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Which leads us to address the little dig at Walton that Jacobs made, with his little “low turnout” remark. It’s a fine time for Jacobs to suddenly care about low voter turnout. Brown did nothing to get out the vote, a tried-and-true strategy by New York’s Democratic establishment, which cares only about maintaining power for those who already have it. Low voter turnout has been a low priority for New York Democrats for a very long time: They’ve done nothing to address its steady decline since the 1980s. If they actually wanted to increase voter turnout, a good strategy might be to welcome newcomers to the party, knowing that those new candidates and the new energy they bring also has the potential to activate new voters.

What has Jay Jacobs done instead?

He discouraged the candidates who ultimately wallopped the Cuomo machine-enabled Independent Democratic Conference (IDC), a Democrat-in-Name-Only group that constantly stymied the party’s presumed and even stated goals, effectively giving Republicans—but really, Andrew Cuomo—more power than they ever should have had in a state like New York. He has repeatedly lobbied against legislation that would help the state’s most vulnerable, making the Democratic Party barely identifiable as even nominally different from their Republican counterparts. He has devoted energy to trying to eliminate the Working Families Party as part of a Cuomo-driven political vendetta, when he was supposed to be helping to facilitate the state’s public financing system—which is intended to help new candidates get into office, rather than continuing to consolidate power in an Old Guard that only looks out for themselves, rather than their constituents.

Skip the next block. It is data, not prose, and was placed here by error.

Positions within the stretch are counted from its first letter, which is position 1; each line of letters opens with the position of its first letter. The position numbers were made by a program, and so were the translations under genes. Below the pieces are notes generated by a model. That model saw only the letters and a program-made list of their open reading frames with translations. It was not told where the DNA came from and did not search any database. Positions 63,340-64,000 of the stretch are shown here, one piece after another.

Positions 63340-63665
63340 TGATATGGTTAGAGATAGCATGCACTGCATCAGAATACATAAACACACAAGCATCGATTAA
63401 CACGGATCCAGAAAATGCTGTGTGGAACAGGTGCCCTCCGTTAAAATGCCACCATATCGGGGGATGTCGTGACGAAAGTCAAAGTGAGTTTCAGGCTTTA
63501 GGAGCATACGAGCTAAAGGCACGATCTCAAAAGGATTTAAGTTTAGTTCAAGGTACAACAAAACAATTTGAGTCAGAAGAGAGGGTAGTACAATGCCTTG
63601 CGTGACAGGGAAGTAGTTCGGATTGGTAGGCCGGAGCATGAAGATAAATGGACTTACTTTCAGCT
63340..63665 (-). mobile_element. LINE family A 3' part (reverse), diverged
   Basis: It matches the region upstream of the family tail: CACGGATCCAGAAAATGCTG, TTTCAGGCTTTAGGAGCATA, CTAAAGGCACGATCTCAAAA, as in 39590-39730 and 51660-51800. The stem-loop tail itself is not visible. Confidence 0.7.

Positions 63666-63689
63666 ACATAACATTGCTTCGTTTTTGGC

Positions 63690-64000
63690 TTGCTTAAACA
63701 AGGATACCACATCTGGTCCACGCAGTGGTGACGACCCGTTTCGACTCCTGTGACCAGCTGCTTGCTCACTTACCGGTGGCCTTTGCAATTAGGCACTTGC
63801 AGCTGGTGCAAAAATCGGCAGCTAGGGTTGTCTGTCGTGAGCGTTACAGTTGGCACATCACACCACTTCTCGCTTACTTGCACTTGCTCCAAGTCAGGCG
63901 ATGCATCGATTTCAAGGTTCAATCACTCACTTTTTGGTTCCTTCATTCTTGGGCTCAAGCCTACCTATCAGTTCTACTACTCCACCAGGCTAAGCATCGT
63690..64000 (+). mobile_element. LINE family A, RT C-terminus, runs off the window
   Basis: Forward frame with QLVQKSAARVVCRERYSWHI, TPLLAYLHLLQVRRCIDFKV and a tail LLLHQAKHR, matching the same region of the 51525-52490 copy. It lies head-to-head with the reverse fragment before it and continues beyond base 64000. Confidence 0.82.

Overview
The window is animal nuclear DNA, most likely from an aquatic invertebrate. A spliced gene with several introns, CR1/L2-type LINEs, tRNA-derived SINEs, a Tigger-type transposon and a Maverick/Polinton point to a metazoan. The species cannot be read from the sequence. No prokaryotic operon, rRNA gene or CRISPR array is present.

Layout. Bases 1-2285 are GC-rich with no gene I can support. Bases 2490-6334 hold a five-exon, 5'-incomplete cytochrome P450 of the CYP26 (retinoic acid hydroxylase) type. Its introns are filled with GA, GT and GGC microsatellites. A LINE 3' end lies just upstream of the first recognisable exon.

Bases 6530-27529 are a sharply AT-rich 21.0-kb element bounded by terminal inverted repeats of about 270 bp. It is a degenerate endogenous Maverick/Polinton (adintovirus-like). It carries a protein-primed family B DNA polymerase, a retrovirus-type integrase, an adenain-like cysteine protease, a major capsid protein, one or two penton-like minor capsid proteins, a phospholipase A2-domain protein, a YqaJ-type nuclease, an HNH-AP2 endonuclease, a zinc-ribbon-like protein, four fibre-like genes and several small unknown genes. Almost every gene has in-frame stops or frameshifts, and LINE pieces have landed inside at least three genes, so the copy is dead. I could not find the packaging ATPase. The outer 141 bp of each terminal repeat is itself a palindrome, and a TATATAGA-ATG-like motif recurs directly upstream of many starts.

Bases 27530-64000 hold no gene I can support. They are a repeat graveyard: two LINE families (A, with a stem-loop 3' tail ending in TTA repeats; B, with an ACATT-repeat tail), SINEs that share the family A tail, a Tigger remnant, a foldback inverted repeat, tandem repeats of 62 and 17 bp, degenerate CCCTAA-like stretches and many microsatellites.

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It’s important to note, though, that despite what Byron Brown and Jay Jacobs and others who seek to maintain the status quo that has 43 percent of children in Buffalo living in poverty, the mayoral primary that India Walton won had a 20 percent turnout—consistent with recent Democratic mayoral primaries in that city, and actually higher than the three other major party primaries held on that day. Undermining Walton’s win is another act of dishonesty by people who have nothing to show for themselves—no actual platform, no actual road to progress or improvement, just lies and smears and desperate grabs at maintaining at status quo that works for them and harms the vast majority of the people they’re supposed to represent.

So what is to be done?

When I’m disheartened by New York Democratic Party politics, I look to the people who have worked past that disappointment and moved into action, against all odds. So I’ll let one of them have the last word here: